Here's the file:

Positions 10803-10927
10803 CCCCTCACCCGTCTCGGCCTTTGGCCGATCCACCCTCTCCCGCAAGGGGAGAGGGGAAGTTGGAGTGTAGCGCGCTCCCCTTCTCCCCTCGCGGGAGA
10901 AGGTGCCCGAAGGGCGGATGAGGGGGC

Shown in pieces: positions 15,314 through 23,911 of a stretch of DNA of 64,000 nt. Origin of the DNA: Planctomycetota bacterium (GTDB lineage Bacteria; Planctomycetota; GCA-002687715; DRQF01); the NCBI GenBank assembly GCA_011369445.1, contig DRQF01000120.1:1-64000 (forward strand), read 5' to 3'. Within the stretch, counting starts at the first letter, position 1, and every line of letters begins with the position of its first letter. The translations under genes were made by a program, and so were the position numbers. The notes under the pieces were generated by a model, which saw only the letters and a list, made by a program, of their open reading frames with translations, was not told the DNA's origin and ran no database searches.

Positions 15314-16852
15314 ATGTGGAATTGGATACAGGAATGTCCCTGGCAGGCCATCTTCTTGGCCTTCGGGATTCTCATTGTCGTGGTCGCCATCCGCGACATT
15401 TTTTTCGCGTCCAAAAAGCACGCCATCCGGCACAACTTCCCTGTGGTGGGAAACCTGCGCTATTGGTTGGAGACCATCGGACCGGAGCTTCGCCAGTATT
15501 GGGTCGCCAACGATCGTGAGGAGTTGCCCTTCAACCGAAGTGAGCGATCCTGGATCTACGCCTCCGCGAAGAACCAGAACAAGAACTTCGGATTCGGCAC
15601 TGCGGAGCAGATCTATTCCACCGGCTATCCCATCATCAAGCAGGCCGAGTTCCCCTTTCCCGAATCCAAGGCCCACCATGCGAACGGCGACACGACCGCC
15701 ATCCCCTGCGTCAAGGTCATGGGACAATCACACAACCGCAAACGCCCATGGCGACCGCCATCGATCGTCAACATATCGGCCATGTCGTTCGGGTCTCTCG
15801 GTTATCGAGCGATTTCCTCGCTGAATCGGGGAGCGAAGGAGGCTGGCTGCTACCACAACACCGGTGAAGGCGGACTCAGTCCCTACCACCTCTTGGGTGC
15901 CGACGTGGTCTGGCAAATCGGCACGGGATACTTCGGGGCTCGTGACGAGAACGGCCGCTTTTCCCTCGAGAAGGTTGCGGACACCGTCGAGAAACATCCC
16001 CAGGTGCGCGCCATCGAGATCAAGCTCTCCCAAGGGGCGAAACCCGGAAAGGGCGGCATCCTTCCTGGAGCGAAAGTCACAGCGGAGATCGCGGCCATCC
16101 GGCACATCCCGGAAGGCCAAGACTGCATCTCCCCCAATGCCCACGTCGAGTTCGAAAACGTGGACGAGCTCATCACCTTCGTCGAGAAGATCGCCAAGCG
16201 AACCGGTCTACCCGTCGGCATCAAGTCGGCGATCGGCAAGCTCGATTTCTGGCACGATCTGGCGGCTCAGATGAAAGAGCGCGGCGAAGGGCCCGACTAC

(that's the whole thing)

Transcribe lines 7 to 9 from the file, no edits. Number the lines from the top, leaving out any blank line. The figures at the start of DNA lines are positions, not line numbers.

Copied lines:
15401 TTTTTCGCGTCCAAAAAGCACGCCATCCGGCACAACTTCCCTGTGGTGGGAAACCTGCGCTATTGGTTGGAGACCATCGGACCGGAGCTTCGCCAGTATT
15501 GGGTCGCCAACGATCGTGAGGAGTTGCCCTTCAACCGAAGTGAGCGATCCTGGATCTACGCCTCCGCGAAGAACCAGAACAAGAACTTCGGATTCGGCAC
15601 TGCGGAGCAGATCTATTCCACCGGCTATCCCATCATCAAGCAGGCCGAGTTCCCCTTTCCCGAATCCAAGGCCCACCATGCGAACGGCGACACGACCGCC